Our hope is that a few years from now, The Garage SF will have fostered thousands of relationships, helped founders raise money and grow their companies, enabled career moves and transitions among our community, and maybe even ignited a few friendships. 

Personally, I’ve benefited immensely from the power of the Northwestern network. I’m excited for the potential that The Garage SF has to benefit thousands of other alumni in real, meaningful ways through connections to others in our community. 

If you’re a Northwestern alum in the Bay Area or a current student with ambitions to work here, I’d love to connect to learn more about the connections, resources, and support that you’d be interested in engaging with. You can also sign up for our weekly newsletter here

As always, Go ‘Cats, 

Mike Raab ‘12

Mike is the Director of The Garage SF. He is responsible for local operations, programming, and building a community of entrepreneurial focused Northwestern alumni, students, and faculty in San Francisco. Prior to The Garage, Mike was an investor at a venture capital firm founded by Northwestern alumni, where he provided support and mentorship. He began his career serving in a multitude of strategy-focused roles at one of the largest media companies in Los Angeles. Mike is a proud Northwestern alum, having graduated with a BS in Communication focused on TV & Film. If you’re interested in learning more or becoming involved with The Garage SF, you can reach out to Mike via email or LinkedIn.

The Propel Program + NYC 2019

For the second year in a row, the Propel program traveled to New York City, where The Garage has built relationships with notable alumni and some of the best known companies in the world.

Our group of eight student ambassadors, women entrepreneurs representing McCormick, Medill, SESP, Weinberg, and the School of Communication, was joined by Hayes Ferguson, Associate Director of The Garage; Elisa Mitchell, Assistant Director of Finance and Operations at The Garage; and Lilia Kogan, Propel Program Manager and longtime mentor at The Garage.

We started the trip off with an amazing tour of the New York Stock Exchange. Inside, the walls were decorated with pop art hundred dollar bills, bears, and bulls. It was a capitalist’s heaven! From the trading floor, we saw hospitality services company Ashford Inc. ring the opening bell and television personality Jim Cramer shoot Squawk on the Street. We even chatted with Stacey Cunningham – the first female President of the NYSE in its 200+ year history. She encouraged us to work toward returning to the NYSE when our own companies are IPO ready!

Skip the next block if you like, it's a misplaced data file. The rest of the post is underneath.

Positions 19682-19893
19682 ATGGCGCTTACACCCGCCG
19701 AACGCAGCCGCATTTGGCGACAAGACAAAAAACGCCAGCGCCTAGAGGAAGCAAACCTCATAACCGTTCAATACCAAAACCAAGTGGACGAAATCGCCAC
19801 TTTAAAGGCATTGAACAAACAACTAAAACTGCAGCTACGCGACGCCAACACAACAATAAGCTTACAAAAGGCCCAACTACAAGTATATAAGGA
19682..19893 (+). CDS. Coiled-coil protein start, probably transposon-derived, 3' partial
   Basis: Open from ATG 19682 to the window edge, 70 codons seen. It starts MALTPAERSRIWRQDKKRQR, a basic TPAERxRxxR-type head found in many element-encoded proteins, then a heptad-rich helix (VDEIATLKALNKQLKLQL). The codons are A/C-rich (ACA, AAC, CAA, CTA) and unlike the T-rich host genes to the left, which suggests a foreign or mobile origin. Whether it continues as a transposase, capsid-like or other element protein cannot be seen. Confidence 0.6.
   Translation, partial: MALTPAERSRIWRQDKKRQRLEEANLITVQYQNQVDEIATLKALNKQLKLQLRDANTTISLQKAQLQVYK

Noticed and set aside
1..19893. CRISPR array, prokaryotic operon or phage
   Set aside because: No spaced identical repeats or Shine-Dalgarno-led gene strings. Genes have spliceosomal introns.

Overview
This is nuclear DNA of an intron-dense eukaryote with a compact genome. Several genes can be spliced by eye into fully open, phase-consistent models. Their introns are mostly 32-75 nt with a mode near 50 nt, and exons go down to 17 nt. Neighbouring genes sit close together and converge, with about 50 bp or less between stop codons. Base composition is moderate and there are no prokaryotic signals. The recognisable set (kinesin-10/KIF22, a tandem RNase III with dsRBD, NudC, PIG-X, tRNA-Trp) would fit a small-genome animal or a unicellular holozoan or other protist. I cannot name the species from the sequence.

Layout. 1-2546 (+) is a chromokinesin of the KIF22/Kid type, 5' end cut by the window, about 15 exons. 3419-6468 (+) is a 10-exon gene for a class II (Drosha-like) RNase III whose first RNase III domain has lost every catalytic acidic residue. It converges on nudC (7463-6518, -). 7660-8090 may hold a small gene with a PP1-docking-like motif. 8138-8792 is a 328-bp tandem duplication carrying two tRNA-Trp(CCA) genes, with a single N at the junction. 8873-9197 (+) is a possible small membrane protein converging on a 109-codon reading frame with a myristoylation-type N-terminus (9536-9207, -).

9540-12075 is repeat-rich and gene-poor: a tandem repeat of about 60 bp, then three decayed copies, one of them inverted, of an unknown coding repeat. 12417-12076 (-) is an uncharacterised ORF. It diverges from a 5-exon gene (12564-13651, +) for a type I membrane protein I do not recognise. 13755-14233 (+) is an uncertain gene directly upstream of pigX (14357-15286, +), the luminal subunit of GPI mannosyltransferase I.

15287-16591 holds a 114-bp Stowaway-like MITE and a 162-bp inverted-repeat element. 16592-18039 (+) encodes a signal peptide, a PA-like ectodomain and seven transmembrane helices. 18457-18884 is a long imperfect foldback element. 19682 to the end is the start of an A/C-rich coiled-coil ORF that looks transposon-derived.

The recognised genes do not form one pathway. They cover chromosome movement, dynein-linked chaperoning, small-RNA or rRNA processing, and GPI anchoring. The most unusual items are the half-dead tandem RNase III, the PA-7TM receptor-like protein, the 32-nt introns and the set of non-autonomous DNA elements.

The Propel group outside the NYSE


The Propel group with NYSE President Stacey Cunningham, the first female President in the NYSE 227 year history!

After a starstruck morning, we walked to the 9/11 Memorial and paid our respects to the victims and brave heroes from that day. From there, we walked to Spotify’s New York based offices in one of the new World Trade Center buildings. We met with Lauren Siegal Wurgaft, the music streaming company’s Senior Manager of Social Impact. We toured the eleven-story office space, which includes an arcade room, a crafts room, a meditation room, a sleeping room, a movie theater, a snack room…and the list goes on! 

The Propel group visiting Spotify

Next, we Ubered to Soho to spend the afternoon with Stephanie March, School of Communication ’96. You may know her from her time on Law & Order Special Victims Unit; she’s also an entrepreneur building her bespoke cosmetics brand, SheSpoke.

The Propel group at SheSpoke with founder Stephanie March, SoC ’96